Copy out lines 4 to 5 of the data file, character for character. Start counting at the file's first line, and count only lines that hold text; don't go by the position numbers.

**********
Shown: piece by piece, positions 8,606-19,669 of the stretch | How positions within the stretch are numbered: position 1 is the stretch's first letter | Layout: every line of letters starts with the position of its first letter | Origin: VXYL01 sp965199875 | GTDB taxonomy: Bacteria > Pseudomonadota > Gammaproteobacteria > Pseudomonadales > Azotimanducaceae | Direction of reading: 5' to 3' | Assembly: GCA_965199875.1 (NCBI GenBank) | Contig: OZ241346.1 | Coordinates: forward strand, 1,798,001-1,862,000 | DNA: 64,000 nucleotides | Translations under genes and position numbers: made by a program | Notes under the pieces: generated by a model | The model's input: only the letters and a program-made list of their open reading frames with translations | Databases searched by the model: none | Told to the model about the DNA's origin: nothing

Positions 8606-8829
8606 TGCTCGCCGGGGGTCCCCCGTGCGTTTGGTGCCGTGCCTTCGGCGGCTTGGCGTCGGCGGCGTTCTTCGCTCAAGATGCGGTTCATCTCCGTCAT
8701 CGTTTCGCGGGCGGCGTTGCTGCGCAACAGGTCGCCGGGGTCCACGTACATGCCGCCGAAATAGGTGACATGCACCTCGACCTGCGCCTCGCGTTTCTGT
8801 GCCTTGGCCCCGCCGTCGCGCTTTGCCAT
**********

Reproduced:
8701 CGTTTCGCGGGCGGCGTTGCTGCGCAACAGGTCGCCGGGGTCCACGTACATGCCGCCGAAATAGGTGACATGCACCTCGACCTGCGCCTCGCGTTTCTGT
8801 GCCTTGGCCCCGCCGTCGCGCTTTGCCAT